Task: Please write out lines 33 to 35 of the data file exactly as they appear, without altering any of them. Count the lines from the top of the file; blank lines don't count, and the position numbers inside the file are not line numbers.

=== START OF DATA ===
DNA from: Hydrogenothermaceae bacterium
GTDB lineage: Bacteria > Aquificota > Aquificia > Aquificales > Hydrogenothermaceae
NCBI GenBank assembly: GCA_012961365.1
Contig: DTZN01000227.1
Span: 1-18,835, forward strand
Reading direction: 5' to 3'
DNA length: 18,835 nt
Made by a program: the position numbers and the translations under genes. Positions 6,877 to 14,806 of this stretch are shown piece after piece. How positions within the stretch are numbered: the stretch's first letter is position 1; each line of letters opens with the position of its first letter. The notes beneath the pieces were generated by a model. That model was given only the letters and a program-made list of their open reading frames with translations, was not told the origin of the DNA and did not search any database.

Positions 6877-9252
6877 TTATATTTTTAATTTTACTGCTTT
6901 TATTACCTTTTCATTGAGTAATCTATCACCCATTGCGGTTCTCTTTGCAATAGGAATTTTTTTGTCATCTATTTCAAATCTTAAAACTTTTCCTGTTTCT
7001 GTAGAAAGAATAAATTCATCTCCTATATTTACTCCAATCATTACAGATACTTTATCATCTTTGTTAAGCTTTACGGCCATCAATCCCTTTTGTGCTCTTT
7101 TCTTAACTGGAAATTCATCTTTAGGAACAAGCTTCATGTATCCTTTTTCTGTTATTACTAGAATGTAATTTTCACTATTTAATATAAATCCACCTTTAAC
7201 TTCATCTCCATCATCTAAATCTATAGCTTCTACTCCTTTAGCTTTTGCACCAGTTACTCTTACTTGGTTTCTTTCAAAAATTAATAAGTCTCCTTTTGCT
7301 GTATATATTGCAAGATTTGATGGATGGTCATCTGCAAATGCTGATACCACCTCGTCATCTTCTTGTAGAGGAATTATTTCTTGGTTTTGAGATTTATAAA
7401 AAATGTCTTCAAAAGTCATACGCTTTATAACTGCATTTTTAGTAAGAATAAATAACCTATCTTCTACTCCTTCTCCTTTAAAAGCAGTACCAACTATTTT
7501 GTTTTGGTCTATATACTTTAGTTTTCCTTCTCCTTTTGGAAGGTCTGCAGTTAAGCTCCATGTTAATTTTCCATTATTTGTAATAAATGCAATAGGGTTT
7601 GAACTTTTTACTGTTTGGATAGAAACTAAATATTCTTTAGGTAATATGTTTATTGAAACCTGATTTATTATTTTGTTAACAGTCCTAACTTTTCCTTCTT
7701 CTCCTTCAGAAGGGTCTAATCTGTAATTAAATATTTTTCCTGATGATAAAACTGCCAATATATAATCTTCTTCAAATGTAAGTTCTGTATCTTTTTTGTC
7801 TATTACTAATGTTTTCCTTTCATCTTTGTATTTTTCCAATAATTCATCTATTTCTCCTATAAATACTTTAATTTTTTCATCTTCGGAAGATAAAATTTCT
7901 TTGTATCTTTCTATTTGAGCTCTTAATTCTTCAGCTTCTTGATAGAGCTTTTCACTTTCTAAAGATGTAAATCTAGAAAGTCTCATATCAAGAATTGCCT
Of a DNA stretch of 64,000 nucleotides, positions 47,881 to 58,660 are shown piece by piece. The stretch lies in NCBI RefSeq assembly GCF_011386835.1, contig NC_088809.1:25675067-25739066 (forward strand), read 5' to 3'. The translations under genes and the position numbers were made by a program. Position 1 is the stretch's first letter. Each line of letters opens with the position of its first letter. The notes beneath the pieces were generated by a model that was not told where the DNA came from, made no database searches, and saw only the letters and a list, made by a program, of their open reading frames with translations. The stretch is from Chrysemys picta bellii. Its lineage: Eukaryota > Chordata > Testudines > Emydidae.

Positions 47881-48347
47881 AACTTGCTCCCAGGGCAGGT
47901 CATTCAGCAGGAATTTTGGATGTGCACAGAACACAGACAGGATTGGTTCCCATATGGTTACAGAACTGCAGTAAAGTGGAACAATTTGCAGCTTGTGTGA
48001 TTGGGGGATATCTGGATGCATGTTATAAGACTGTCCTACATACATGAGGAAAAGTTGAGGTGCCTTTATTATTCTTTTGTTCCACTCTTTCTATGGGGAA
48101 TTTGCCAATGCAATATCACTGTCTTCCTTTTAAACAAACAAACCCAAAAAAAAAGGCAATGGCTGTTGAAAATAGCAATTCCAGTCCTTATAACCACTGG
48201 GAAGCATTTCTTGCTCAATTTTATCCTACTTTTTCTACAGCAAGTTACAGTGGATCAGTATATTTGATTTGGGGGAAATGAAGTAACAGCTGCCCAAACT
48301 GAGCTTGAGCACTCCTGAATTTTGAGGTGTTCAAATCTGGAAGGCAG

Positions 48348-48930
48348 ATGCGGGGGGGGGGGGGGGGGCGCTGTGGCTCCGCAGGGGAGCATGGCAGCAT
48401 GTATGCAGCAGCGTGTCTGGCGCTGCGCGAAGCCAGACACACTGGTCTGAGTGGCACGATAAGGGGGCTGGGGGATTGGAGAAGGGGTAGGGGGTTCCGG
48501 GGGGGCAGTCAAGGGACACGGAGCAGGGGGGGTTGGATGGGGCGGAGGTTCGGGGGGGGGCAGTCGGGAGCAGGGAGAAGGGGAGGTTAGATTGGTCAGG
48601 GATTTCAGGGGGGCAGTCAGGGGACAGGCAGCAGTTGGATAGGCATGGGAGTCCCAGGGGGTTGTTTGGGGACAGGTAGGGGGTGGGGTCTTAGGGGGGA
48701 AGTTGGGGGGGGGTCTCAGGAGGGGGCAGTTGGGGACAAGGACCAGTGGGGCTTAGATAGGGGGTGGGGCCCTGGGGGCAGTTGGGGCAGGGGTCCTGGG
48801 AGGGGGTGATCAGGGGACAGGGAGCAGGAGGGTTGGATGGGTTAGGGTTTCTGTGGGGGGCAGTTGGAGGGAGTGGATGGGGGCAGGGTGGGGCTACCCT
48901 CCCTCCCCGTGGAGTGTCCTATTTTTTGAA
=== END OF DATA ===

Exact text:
48501 GGGGGCAGTCAAGGGACACGGAGCAGGGGGGGTTGGATGGGGCGGAGGTTCGGGGGGGGGCAGTCGGGAGCAGGGAGAAGGGGAGGTTAGATTGGTCAGG
48601 GATTTCAGGGGGGCAGTCAGGGGACAGGCAGCAGTTGGATAGGCATGGGAGTCCCAGGGGGTTGTTTGGGGACAGGTAGGGGGTGGGGTCTTAGGGGGGA
48701 AGTTGGGGGGGGGTCTCAGGAGGGGGCAGTTGGGGACAAGGACCAGTGGGGCTTAGATAGGGGGTGGGGCCCTGGGGGCAGTTGGGGCAGGGGTCCTGGG